Foliage followers fancy fall frescoes

by Joan Kearns | 10/12/00 5:00am

They're ba-ack.

With October being the peak month for fall foliage in New Hampshire, busloads of elderly travelers are once again unloading in Hanover. Vacationers from all over the United States and Europe are coming to catch a glimpse of what one tourist called New England's "Famous Fall."

"I think everybody's heard of it," John Curry of Oxford, England said. "These [leaves] are very spectacular."

While admitting that England has some colors of its own, Curry said they are "not the reds that you have here."

Curry is traveling on a bus with others from locales as varied as Colorado, Alabama and Switzerland. Saturday was the midway point of an eight-day tour of Massachusetts, Vermont, New Hampshire and Maine, starting and ending in Boston.

The general consensus so far was "wonderful," as Zoey Parkhouse of South Ampton, England, put it.

"We love what we're seeing," said Michael Linn of Southern California.

Curry, who went through a travel agent to book the trip, said it has been "every bit as good as he told us."

Woodstock, Vt., was one of the most popular spots so far, and the group was anticipating great things to come in the White Mountains.

Perhaps the most difficult expectations to meet were those of eighty-four-year-old Katrina Hilger of Germany. After traveling "all over the world," she "decided to make [her] last trip to see Indian summer."

This particular trip also serves as a tour of New England's historical sights. Vacationers stop at attractions such as Boston's Freedom Trail and listen to brief talks on their significance.

Parkhouse cited the chance to see "colonial" New England as a major reason she and her husband chose this trip for their first to America.

The College itself is a popular stop as well. "They love the campus," Loretta Ebare of the Chieftain Motor Inn said of her leaf-peeping guests.

True to form, Linn was charmed by the campus and the Hanover Inn in particular. He eagerly recounted a saying he had overheard -- "If you sit in the rocking chair [in front of the Hanover Inn], you'll see anybody of any importance whatsoever walk by."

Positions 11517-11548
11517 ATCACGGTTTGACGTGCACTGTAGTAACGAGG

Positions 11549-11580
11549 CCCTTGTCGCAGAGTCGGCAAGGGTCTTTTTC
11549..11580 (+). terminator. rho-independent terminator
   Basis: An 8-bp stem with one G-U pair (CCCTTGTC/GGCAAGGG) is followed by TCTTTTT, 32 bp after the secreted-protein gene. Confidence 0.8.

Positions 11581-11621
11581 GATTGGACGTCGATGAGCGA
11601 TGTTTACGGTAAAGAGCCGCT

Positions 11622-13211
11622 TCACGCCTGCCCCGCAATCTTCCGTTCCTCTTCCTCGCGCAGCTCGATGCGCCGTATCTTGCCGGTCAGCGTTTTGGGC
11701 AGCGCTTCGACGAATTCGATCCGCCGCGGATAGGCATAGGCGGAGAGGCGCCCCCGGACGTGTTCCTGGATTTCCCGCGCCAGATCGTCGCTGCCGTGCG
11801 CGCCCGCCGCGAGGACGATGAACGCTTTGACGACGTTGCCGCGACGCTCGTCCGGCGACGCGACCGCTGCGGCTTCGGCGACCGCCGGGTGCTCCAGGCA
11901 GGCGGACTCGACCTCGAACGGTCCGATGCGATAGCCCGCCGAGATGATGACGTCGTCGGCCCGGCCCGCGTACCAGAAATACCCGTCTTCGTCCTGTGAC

The room and board isn't too shabby, either. Some of the finest New England hotels provide lodging, and Linn referred to it as "an eating tour" as he awaited lunch in the Daniel Webster Room.

Many tourists choose foliage sight-seeing tours as a component of a U.S. tour. Parkhouse and her husband are proceeding to eight days in Florida, while the Currys have three weeks of Las Vegas, the Grand Canyon and Los Angeles ahead of them.

Not all leaf-peepers come on board the tour buses, however. The Chieftain Motor Inn in Hanover had all the weekends in October booked months ago, mostly by elderly couples, Ebare said. She noted that this year is "a little bit ahead" of last year as far as tourism numbers are concerned.

Clint Bean, Hanover's representative on the Governor's Advisory Committee on Travel and Tourism, gave similar statistics. He estimated that local tourism was up as much as 25 percent in the early summer. That trend has continued into the fall, the area's second-best season for tourism.

Twenty-five percent of New Hampshire's 24 million visitors each year come during the fall, Margaret Joyce of the New Hampshire Department of Resources and Economic Development said. The draw of the foliage is "huge, astronomical," she said.

More and more of the leaf-peepers have been coming to the Hanover area recently. Bean gave credit for this change to the state, which in the past has focused on the White Mountain and lakes regions. The Dartmouth/Lake Sunapee region is catching up now.

The state is "starting to pay attention to local amenities," Bean said.

Joyce added that travelers are wanting to "get off the beaten trail" and avoid the heavy traffic of Route 16, leading them to Hanover and the southwest region.

As for the foliage, it's at its peak right now, according to meteorologist Gary Sadowsky of WCAX-TV in Burlington, Vt.

Sadowsky said this week should provide the best leaf viewing of the season, which generally lasts from the last week in September through the third week of October.

"Word has been that this year is much brighter, much more colorful" than previous years, Sadowsky said. The reason for this variance remains a mystery, however.

"No one pins it down," Sadowsky said.